I heard great things about Mother Nature last week at the Games For Change conference in New York City. I heard one of the conference's experts suggest that it might be the best Kinect game he's ever played.


If you know what Kinect is, then you may know that there aren't many (any?) great games for Microsoft's hot controller-free sensor system. I remain a curious optimist, though, so I invited one of Mother Nature's creators, Diane Tucker, to demonstrate the game in Kotaku's New York City office.

I regret that we didn't have a better shooting set up. My fault, not hers. But I hope you can watch the video in this story appreciate what was happening: simple, pleasant, distinct and gentle gestures used to manage a small eco-system.


Mother Nature is, essentially, a god game via Kinect. Its controls are smartly elegant.

Wave your arm high in a lasso gesture to summon clouds. Summon a bunch to make a rain cloud. Drum the air to make it rain. Lasso at middle height to blow seeds into the scene. Water some more. Raise your arms to make the scenes grow. Water and grow. Water and grow. Grow flowers to attract spiders. Spiders will block grasshoppers. Let flowers attract birds. Birds drop grass seed. Water the grass. Attract a field mouse. Etc, etc, until a snake shows up.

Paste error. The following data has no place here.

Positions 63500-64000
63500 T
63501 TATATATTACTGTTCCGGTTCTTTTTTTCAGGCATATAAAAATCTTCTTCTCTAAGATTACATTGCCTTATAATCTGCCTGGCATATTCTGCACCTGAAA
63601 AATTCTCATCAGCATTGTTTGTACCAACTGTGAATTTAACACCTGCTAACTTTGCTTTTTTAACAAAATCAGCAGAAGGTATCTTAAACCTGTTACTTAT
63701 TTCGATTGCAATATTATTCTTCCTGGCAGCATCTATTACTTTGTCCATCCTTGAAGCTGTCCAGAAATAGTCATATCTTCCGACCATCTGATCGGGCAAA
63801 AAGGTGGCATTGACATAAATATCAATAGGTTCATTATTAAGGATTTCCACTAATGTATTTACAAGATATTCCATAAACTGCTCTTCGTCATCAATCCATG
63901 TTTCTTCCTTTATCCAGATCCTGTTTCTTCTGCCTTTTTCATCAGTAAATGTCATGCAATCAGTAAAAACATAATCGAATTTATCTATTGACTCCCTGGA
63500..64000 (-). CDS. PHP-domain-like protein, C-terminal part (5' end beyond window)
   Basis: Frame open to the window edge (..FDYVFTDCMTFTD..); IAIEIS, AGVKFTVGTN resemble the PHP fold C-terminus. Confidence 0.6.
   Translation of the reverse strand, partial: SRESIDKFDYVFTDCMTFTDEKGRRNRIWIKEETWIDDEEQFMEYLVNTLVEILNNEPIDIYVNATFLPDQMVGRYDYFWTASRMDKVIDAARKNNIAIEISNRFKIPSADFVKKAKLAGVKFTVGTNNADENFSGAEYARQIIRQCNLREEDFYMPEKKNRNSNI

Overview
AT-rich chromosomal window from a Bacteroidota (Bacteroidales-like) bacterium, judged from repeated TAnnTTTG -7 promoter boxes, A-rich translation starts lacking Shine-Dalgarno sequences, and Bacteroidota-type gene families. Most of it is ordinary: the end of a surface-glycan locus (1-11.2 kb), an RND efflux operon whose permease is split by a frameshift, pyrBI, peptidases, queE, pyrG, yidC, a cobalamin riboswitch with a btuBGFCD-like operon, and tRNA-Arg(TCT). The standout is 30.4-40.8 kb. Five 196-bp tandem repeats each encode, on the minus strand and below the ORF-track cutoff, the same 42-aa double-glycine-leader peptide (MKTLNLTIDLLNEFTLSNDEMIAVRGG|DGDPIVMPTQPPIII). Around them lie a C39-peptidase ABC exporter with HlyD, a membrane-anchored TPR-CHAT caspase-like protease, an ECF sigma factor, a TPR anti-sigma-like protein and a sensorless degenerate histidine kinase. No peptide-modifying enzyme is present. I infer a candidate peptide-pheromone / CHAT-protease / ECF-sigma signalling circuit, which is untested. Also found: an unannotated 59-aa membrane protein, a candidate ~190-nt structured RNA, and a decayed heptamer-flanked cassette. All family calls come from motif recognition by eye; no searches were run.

Mother Nature is in only the prototype stages, though. So you can download it and run it off Windows to see what you think of it.

The game was created by Tucker and a team of about 20 aspiring creators. It was designed and developed at the Interactive Media Division of University of Southern California's School of Cinematic Arts. It received the support of the MXR Lab at the USC's Institute for Creative Technologies and was made with the help of Open NI. Tucker hopes that a publisher will be interested in the game so that everyone can play a more elaborate version of what you see here, possibly on the Xbox 360. It could help kids learn about nature. And it could give me something else to like about my Kinect other than Dance Central and Kinectimals. [Note: This paragraph was updated on April 7, 2013 to clarify the roles of the various groups involved in the game's creation.]

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